“We all make choices, but the decision to have an affair has serious consequences because of the traumatic impact it has on the other partner.
This piqued my interest much later after I went through devastation when my (second) husband informed me he was going to move his girlfriend into our family home.
So, I had no choice. Just had to move out.
I knew it was going to be difficult because being a housewife for eight years—at his behest—I was completely reliant on him to support me. He wanted me to stay at home to look after the home and the family as well as the farm animals on our smallholding. I took up the challenge and enjoyed it.
At that stage, I had little to no experience in the business environment. Leaving my home meant I had no place to live and no money.
Kind friends offered me a room in their house, and my children had to live with my first husband as I had no means to support them.
I eventually got a job with the Johannesburg Centenary through a friend, despite my lack of experience. The political environment in 1985 was very unstable and celebrating the 100th birthday of the city did not go down well. But I desperately needed the money and had to grab anything just to survive.
In the background, I was experiencing serious depression without knowing how to deal with it. Every morning, I would arrive at work, get out of my car, and say to myself, ‘Showtime folks!’ and breeze into the office as if I had not a care in the world. When I got home after work, I would collapse in a heap and wonder how I was ever going to survive.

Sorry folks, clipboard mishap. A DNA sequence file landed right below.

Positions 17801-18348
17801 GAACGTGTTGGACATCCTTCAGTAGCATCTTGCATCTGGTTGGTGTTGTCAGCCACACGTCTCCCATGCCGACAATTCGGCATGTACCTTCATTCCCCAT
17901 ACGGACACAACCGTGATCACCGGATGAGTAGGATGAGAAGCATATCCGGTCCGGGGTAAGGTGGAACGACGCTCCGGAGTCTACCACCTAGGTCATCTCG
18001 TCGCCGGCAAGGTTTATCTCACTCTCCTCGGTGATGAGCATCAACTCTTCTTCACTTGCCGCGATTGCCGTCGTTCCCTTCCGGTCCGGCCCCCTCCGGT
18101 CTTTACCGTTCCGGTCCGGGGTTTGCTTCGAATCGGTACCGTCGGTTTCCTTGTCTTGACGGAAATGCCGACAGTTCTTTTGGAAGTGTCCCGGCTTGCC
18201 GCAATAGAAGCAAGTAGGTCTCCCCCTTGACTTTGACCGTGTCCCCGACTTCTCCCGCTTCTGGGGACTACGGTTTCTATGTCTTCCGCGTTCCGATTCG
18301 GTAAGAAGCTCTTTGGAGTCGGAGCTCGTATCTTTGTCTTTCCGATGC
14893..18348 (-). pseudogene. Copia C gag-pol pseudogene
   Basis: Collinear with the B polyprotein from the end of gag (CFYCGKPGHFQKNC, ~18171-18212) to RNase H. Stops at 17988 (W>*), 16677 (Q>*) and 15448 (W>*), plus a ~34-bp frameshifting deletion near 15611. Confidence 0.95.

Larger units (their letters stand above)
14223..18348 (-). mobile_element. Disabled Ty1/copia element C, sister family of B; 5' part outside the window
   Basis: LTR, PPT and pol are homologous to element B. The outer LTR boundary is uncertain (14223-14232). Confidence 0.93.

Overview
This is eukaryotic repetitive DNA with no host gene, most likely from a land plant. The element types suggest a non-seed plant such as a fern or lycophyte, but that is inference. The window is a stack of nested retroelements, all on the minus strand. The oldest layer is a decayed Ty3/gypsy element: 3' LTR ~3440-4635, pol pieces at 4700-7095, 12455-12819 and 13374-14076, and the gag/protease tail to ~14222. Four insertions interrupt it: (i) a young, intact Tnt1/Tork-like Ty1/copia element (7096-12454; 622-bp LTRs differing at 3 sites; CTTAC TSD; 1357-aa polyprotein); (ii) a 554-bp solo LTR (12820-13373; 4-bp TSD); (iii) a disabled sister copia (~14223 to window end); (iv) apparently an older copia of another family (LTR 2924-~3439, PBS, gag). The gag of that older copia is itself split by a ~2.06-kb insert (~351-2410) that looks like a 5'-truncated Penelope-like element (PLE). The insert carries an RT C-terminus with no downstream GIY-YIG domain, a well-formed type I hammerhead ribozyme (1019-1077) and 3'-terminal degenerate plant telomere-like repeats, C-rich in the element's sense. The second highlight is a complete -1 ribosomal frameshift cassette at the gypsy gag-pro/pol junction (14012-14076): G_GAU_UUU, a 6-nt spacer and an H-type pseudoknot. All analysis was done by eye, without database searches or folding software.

Admittedly, having a salary gave me some peace of mind, knowing one day I would be able to rent an apartment and make a home for my children. But I couldn’t get rid of the debilitating depression. I clung to the thought there was hope and I could survive.
Then the bomb exploded. I was retrenched six months later, and once again, I was penniless and with my back firmly pressed against the wall.
My saving grace at that stage was I had a packet of sleeping pills, which I carried around with me just in case. I realized I had nothing to offer and certainly no future. Suicide had been on my mind for some time, and I had carefully planned how I would do it. I’d find an isolated place where I could park my car under a tree and swallow the tablets.
After work that night, I sat down in my friend’s lounge to plan my ‘escape’ and what to write in the note I would leave behind. On a whim, I turned on the television and at that precise moment the question being asked was ‘What is the meaning of life?’
Well-known psychiatrist Elizabeth Kubler-Ross was being interviewed. And this was her reply—and I paraphrase:
‘The meaning of life is not being served beautiful fruit on a silver platter. It’s about taking the knocks and going through trials and tribulations life throws out, because these will hone you into the caring and empathetic person you are meant to be, so you can help others.’
I put this down to divine intervention. It gave me a reason as to why I was being challenged. The next morning, I was certain I could do this. I went on to develop a coaching program for women who were going through a divorce and from there I launched a Public Relations Consultancy. After 35 very successful years in the industry, I retired.
Now I’m back where I started all those years ago and now have launched an online recovery program, LifeAfterInfidelity4UMembersGroup, for those who have been traumatized by infidelity.”
This story was submitted to Love What Matters by Lesley-Ann van Niftrik. You can follow her journey on their website. Submit your own story here, and be sure to subscribe to our free email newsletter for our best stories, and YouTube for our best videos.
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‘My 2-week-old infant in my arms, I discovered my husband was having an affair with a close friend. All I could mutter was, ‘I’m going to die,’ over and over again.’: Woman navigates marital infidelity, addiction, ‘I am living proof it gets better’
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